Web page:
|Ministry Musings are also included on the latest pewsheet|
The month of June tends to fill me with a mixture of emotions. There is usually the slight shock of disbelief that we are nearly halfway through the year, but also the delight of midsummer and anticipation of the summer holidays. Nowadays of course, June also brings us an opportunity to celebrate fathers, with Father’s Day, which this year falls on June 16th.
Of course, not everyone has a good relationship with their father, which must cause them some pain when others are sharing a special day with a father figure. Also this can make the Christian idea of referring to God as Father uncomfortable and difficult.
Relationships are so important to us, and over the years I’ve become convinced that God created us humans so we could have a relationship with Him – and this comes on many different levels according to our needs and our maturity. In its wisdom the Church refers to God as the Holy Trinity, Father, Son and Holy Spirit - a way of describing the various characteristics of God, and many of us feel we ‘know’ one part of God better than others.
I think calling Him Father is sort of ‘shorthand’ for acknowledging the aspects of God one might attribute to a loving parent, for example advice, correction, guidance and, above all, love. Sometimes we can get rather bogged down by using such words as almighty and eternal, used to describe our God who is not physically visible and is not tied down by time or distance. This can give us the impression He is a mysterious, distant figure, but I am confident that He wants us to get to know Him better, that He is ever present with us, and is approachable and willing to be our companion always.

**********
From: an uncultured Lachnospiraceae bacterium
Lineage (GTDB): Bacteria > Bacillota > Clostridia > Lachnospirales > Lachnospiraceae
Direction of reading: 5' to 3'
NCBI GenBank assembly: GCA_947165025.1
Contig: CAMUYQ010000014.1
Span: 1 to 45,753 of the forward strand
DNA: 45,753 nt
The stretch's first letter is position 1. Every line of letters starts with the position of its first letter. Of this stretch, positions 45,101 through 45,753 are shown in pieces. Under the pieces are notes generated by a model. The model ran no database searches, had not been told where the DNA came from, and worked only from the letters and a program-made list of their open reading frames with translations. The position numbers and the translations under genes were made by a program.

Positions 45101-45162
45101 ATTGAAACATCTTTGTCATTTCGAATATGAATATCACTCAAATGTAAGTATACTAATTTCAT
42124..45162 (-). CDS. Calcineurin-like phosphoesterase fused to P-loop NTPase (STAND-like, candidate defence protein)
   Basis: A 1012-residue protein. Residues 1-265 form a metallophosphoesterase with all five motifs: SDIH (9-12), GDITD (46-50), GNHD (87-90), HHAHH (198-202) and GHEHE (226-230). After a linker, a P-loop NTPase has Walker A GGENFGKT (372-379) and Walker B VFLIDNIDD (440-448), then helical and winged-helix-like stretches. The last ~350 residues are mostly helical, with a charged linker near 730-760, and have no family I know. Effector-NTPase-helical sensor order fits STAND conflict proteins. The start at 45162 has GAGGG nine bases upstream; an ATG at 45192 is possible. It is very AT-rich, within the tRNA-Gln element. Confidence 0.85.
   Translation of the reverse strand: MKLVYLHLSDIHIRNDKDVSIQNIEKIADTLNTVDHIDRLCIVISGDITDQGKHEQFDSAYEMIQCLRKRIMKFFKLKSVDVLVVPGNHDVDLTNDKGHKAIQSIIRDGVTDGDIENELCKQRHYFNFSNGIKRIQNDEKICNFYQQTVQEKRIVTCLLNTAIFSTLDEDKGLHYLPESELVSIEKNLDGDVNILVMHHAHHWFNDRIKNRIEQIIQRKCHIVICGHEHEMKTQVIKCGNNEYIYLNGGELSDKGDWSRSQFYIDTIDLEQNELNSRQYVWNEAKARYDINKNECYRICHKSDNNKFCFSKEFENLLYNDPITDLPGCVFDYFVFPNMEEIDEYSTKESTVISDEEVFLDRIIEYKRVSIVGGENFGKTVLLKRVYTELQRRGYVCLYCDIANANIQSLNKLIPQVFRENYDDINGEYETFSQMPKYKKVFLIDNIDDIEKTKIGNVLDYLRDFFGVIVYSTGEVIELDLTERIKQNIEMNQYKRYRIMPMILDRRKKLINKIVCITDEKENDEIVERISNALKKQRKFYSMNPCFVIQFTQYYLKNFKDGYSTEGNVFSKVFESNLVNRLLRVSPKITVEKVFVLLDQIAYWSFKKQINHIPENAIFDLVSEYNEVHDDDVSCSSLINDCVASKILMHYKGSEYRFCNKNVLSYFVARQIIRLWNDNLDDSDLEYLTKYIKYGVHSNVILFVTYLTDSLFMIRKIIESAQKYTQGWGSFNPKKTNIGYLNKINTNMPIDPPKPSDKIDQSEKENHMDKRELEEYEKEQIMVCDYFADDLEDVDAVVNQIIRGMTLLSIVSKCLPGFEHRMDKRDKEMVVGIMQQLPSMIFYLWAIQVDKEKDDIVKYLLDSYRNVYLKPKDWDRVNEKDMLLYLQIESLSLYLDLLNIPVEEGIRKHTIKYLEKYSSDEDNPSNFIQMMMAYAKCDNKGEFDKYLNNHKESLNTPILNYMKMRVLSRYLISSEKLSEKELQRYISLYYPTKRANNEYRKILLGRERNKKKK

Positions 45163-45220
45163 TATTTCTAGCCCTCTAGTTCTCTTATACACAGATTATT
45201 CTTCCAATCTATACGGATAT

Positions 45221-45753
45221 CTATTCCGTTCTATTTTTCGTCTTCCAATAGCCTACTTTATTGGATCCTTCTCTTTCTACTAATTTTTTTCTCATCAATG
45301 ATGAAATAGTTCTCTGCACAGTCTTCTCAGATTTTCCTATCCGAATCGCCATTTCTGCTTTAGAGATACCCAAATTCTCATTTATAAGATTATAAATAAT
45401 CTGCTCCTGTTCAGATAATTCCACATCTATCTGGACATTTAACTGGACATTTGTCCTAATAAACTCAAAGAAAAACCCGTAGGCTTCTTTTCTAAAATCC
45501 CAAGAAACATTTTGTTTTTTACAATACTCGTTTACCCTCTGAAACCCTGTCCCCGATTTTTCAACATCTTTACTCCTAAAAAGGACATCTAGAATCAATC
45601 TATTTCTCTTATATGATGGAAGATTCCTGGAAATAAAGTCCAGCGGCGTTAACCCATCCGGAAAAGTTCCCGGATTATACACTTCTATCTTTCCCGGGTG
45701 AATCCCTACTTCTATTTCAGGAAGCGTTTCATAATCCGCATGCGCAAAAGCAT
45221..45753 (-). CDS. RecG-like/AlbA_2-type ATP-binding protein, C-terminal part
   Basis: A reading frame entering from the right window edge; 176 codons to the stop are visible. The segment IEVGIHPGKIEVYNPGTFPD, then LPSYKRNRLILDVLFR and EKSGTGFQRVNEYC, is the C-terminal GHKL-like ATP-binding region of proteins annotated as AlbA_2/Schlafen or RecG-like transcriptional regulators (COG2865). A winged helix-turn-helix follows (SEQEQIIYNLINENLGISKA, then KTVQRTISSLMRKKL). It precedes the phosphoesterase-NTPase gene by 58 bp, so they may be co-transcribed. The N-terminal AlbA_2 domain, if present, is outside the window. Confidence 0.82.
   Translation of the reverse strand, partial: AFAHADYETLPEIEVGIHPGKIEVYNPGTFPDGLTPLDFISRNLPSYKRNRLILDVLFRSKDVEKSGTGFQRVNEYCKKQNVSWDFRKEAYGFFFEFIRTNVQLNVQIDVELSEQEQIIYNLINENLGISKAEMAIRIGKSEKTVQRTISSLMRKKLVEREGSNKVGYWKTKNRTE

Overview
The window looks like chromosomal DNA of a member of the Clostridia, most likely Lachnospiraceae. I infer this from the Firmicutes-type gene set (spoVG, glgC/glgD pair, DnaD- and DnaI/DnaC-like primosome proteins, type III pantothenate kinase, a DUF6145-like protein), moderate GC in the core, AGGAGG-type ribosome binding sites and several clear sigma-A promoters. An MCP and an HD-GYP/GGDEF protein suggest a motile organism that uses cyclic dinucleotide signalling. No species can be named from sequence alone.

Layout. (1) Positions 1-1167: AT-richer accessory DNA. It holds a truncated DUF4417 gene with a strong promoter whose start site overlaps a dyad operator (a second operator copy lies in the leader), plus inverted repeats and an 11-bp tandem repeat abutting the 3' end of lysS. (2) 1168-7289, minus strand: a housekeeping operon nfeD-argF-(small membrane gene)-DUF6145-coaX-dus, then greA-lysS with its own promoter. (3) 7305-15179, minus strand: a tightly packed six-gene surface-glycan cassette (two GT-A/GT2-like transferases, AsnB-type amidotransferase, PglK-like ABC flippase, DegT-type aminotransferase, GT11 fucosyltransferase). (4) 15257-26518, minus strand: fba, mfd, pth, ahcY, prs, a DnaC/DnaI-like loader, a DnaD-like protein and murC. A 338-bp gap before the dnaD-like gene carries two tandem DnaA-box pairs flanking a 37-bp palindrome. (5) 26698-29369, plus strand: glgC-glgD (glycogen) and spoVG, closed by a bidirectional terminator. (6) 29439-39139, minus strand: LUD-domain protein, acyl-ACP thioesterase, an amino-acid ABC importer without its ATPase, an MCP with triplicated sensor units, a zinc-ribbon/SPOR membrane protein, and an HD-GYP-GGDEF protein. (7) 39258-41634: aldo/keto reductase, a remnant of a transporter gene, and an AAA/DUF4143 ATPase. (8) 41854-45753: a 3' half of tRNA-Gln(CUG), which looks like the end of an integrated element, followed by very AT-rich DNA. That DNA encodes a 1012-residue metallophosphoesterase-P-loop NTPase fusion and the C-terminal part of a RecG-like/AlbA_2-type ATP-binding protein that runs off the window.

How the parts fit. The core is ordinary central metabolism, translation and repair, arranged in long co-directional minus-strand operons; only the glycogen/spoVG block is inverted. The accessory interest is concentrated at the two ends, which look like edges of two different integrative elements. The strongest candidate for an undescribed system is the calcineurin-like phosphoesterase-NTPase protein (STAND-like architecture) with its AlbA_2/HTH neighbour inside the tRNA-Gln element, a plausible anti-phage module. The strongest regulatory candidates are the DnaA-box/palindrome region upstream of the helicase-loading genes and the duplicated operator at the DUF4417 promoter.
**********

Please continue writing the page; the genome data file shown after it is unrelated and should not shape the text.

Talking and listening to God is a good way of getting to know Him, and we have Jesus and His Spirit to help us in this. God’s Son, Jesus, was born into a human family, and knew what it was like to share a home with brothers and sisters, earn a living and face opposition from those who hated Him. He is someone who is probably easier to relate to, and is a good example for us.
God’s Spirit also is there to help us understand and relate to God, prompting, guiding and comforting us, especially at difficult times.
As you turn to God to talk to and listen to Him, maybe words of a prayer attributed to Richard of Chichester might be helpful.
May we know you more clearly,
May you know God’s blessings and find a closer relationship with Him as the months pass. Barbara